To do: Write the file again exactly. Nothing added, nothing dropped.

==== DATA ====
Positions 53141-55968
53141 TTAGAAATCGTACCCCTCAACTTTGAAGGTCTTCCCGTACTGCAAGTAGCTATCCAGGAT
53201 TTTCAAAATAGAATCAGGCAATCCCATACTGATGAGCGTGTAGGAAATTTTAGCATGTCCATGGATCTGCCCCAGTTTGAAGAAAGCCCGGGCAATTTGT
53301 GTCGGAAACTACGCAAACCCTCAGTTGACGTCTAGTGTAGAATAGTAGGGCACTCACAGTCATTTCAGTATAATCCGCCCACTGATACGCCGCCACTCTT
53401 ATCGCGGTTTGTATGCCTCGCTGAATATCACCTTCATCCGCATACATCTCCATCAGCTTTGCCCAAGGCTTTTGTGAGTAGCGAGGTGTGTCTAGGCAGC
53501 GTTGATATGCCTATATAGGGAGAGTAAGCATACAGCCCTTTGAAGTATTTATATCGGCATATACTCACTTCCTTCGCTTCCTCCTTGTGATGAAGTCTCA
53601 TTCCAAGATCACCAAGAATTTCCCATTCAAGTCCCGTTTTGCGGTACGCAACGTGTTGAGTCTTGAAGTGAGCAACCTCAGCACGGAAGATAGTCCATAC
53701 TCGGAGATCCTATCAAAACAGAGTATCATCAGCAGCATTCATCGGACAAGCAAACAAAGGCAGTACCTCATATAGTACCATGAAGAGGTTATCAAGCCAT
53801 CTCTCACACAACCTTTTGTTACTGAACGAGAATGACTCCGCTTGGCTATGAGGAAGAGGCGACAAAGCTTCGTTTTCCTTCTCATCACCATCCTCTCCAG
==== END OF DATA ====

Positions 53141-55968
53141 TTAGAAATCGTACCCCTCAACTTTGAAGGTCTTCCCGTACTGCAAGTAGCTATCCAGGAT
53201 TTTCAAAATAGAATCAGGCAATCCCATACTGATGAGCGTGTAGGAAATTTTAGCATGTCCATGGATCTGCCCCAGTTTGAAGAAAGCCCGGGCAATTTGT
53301 GTCGGAAACTACGCAAACCCTCAGTTGACGTCTAGTGTAGAATAGTAGGGCACTCACAGTCATTTCAGTATAATCCGCCCACTGATACGCCGCCACTCTT
53401 ATCGCGGTTTGTATGCCTCGCTGAATATCACCTTCATCCGCATACATCTCCATCAGCTTTGCCCAAGGCTTTTGTGAGTAGCGAGGTGTGTCTAGGCAGC
53501 GTTGATATGCCTATATAGGGAGAGTAAGCATACAGCCCTTTGAAGTATTTATATCGGCATATACTCACTTCCTTCGCTTCCTCCTTGTGATGAAGTCTCA
53601 TTCCAAGATCACCAAGAATTTCCCATTCAAGTCCCGTTTTGCGGTACGCAACGTGTTGAGTCTTGAAGTGAGCAACCTCAGCACGGAAGATAGTCCATAC
53701 TCGGAGATCCTATCAAAACAGAGTATCATCAGCAGCATTCATCGGACAAGCAAACAAAGGCAGTACCTCATATAGTACCATGAAGAGGTTATCAAGCCAT
53801 CTCTCACACAACCTTTTGTTACTGAACGAGAATGACTCCGCTTGGCTATGAGGAAGAGGCGACAAAGCTTCGTTTTCCTTCTCATCACCATCCTCTCCAG